What's the average car insurance rate for 25-year-olds?
Insurance gets cheaper when you turn 25 — at least for most drivers. While 25-year-old drivers do pay more than the national average, their premiums decrease by $170 per year just by virtue of turning 25 and no longer being designated as a "young driver." The average car insurance rate for a 25-year-old driver is $1,653 per year — about $138 per month or $827 for a standard six-month policy. However, your auto insurance rate can vary based on a number of factors.
What is the cheapest company for a 25-year-old driver?
Based on our research, USAA and State Farm provided the most affordable auto insurance rates for 25-year-olds. In order to find the cheapest car insurance policy, we created a user profile for our methodology and gathered premiums from some of America's most popular companies, which you can see below.
Dynamic auto insurance data methodology
Methodology: The auto insurance rates displayed above and throughout this page are dynamic, meaning the data will refresh when the most recent information is made available. Rates are based on a sample driver profile — a 30-year-old single male driver with a Honda Accord and full coverage. This profile was adjusted based on common pricing factors used by major car insurance companies, like age, coverage level, driving record and others.
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How to find cheap car insurance at age 25
Avoid collision claims
Accidents happen — but that doesn't mean you need to file a claim. Depending on the value of damage, you can pay more in increased insurance premiums than out-of-pocket damages. For example, you live in Texas and damaged your vehicle while backing out of your driveway — no other vehicles involved. The out-of-pocket expenses are $1,400.
In 2020 in Texas, the average collision claim increased rates $747 per year. Because most insurance companies will increase your rates for three years after an accident (at minimum), you can expect that $801 to equate to $2,241 total. If you have a $500 deductible, the total expense of the accident is $2,741. If you had paid for the damage yourself instead of going through your insurer, you could have saved $1,341.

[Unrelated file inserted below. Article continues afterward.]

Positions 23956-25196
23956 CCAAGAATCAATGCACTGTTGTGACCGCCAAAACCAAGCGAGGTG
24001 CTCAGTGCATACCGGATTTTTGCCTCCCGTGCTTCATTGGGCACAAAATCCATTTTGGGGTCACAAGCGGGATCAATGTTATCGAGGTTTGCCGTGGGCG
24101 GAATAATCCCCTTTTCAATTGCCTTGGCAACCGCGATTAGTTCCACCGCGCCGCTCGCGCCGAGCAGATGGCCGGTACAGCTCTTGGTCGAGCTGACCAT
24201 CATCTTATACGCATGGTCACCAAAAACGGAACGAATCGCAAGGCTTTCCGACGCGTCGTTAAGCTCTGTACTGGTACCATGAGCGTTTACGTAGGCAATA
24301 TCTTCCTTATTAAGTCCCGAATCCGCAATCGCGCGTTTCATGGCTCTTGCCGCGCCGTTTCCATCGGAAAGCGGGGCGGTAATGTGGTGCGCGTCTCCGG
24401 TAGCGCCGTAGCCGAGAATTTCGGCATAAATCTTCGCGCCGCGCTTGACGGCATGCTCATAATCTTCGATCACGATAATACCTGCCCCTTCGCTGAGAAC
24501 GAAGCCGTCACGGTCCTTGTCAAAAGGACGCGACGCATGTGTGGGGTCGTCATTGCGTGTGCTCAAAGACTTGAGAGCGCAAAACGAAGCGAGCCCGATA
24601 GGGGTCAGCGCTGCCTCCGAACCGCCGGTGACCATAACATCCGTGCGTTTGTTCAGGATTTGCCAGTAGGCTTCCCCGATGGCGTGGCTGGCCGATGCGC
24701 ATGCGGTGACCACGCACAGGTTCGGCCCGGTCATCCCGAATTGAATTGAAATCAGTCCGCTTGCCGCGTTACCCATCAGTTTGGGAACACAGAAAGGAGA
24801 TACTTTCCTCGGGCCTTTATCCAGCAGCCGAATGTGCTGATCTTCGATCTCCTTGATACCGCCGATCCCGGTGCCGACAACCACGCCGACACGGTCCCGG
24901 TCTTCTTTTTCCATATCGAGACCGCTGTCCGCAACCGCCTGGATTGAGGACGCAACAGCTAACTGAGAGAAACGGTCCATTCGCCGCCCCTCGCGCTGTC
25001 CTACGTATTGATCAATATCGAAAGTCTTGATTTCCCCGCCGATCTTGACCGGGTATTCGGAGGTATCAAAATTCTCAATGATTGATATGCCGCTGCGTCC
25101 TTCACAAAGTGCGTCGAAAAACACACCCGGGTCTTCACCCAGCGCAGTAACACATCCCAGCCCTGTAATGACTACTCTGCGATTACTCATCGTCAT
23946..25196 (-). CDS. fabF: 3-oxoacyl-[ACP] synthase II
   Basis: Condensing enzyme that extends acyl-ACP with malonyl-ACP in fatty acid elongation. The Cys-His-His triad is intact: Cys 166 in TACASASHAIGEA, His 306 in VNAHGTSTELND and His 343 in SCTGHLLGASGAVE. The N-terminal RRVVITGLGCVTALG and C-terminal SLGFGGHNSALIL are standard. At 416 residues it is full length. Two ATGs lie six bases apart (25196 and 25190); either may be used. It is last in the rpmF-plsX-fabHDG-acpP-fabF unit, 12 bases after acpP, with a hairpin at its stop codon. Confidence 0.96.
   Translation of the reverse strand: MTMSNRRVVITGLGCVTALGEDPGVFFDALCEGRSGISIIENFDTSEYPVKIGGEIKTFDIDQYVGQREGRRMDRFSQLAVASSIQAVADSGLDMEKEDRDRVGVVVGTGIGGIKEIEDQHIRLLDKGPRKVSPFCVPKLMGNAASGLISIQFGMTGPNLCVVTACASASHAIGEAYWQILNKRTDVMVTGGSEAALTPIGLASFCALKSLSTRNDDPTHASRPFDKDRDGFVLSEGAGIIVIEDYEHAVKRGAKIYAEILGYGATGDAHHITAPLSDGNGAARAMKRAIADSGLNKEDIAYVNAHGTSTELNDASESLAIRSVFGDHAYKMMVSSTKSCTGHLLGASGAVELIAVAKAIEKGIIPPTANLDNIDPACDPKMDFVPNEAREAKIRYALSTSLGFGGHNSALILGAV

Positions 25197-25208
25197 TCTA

For more information, see our guide to auto insurance claims.
Reduce your coverage after 10 years of ownership
If your vehicle is 10 years or older or worth less than $4,000, consider dropping your collision coverage. This coverage is designed to protect the physical integrity of your vehicle, but if it isn't worth much you could be paying for coverage you do not need. You can determine the value of your vehicle by using Kelley Blue Book. If it's determined you do not need your collision coverage, consider keeping your uninsured/underinsured motorist coverage. This will cover any property damage done to your vehicle after an accident with an uninsured driver — for example, a hit and run. Furthermore, you should also keep your comprehensive coverage to prevent weather, animal and theft-related damage to your vehicle.
Double-check for discounts
Many discounts will be automatically added to your policy based on the VIN of your vehicle or your driving history. However, there are some you need to look or apply for in order to qualify. Below are some common auto insurance discounts.
- Safe driving
- Multiple drivers
- Safety features discount
- No claims discount